Black Pine Bonsai Tree Care guide
The Black Pine is a native tree of Japan. In the wild it is a tough tree that grows in poor stony soil and at high altitudes. It a widely grown as bonsai in Japan. Not so often seen in the UK, large or high quality bonsai can be very expensive. here is our information on Black pine bonsai tree care.
Site outdoors in full sun. A sunny location helps to reduce needle size – the needles on Black Pine are naturally larger than White Pine. Wild Black Pines are very frost hardy. As bonsai, winter protection may be beneficial – more to stop them being wet all winter than protection from cold/
Cannot be grown indoors.
Not especially thirsty. Allow to dry a little between watering. You’ll probably still be watering daily in hot summer weather. Much less in winter. Please do not read this and kill your tree by underwatering however!
As with other pine species, lots of water will make the coming needles larger. Holding off from watering (along with pruning) is a key factor in getting the naturally long needles to reduce down in size.
Some pine trees only put out one flush of new growth per year. Black Pines are two-flush pines. This means that you get one candle of new growth from early spring to midsummer, and a second candle which grows from midsummer and hardens off before winter.
Many experienced growers will remove most of the first crop of candles from the tree. They will leave the weaker shoots to grow in order to strengthen these areas and keep them alive. They leave the second flush, which is usually smaller and tighter, to grow.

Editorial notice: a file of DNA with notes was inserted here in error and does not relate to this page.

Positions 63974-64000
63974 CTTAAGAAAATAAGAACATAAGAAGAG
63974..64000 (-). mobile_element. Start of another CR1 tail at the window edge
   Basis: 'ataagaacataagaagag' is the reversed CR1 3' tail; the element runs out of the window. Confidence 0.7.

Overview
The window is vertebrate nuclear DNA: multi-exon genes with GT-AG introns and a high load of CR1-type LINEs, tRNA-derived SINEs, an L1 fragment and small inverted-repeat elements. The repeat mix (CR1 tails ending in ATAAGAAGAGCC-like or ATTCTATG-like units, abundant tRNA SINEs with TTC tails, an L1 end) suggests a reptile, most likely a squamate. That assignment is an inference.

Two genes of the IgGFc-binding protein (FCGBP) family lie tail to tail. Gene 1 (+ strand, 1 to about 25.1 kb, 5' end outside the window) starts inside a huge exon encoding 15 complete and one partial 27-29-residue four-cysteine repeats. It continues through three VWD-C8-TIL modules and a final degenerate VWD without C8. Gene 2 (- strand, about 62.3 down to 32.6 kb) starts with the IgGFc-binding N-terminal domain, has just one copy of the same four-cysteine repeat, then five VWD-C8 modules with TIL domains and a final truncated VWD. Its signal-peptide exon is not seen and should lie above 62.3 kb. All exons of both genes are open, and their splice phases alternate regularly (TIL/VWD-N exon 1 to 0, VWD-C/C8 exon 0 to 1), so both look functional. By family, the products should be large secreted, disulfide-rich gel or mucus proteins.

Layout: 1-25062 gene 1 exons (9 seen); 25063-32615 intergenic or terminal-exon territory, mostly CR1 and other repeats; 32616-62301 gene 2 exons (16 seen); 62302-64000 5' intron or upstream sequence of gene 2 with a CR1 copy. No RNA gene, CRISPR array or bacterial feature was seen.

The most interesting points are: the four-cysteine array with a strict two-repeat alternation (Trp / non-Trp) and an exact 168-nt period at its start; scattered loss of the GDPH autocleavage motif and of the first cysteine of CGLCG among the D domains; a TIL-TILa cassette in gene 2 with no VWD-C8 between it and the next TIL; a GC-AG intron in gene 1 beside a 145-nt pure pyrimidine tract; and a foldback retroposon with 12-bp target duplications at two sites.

A possible timetable for this process:
July – Prune the lower third of candles first. Remove the entire candle right back to last year’s growth.
7-10 days later – prune the middle third of the tree. Remove the entire candle right back to last year’s growth.
7-10 days later – Prune the top third of the tree. Again, remove the entire candle right back to last year’s growth.
Pruning the lower parts of the tree first, before the top, pushes sap down into the lower areas of the tree. To me, this seems counterintuitive but it is widely written.
Needles are cut from stronger area of the tree with sharp scissors. You snip them off at the base of the needles, leaving a short stub – perhaps a couple of millimetres. We do this to reduce the energy that that branch has – more needles equal more photosynthesis equal a more vigorous branches with bigger needles. Cut more needles in stronger areas – the top and outside of the tree, to reduce energy in these areas and encourage the tree to put effort into the weaker areas. It’s a matter of balancing the growth in order to make stop the tree being top-heavy. By doing this, you are also allowing light and fresh air into the centre of the tree, which helps keep this area healthy and encourages buds in the centre and lower down.
Feed from spring to autumn. A weak, slow release fertiliser is recommended. Black Pine bonsai do not require large amounts of fertiliser.
Repot every two to five years. The normal advice is to do this in early spring. People also repot them in midsummer. It is considered unwise to bareroot pines when repotting, although Black Pines are stronger than White Pines.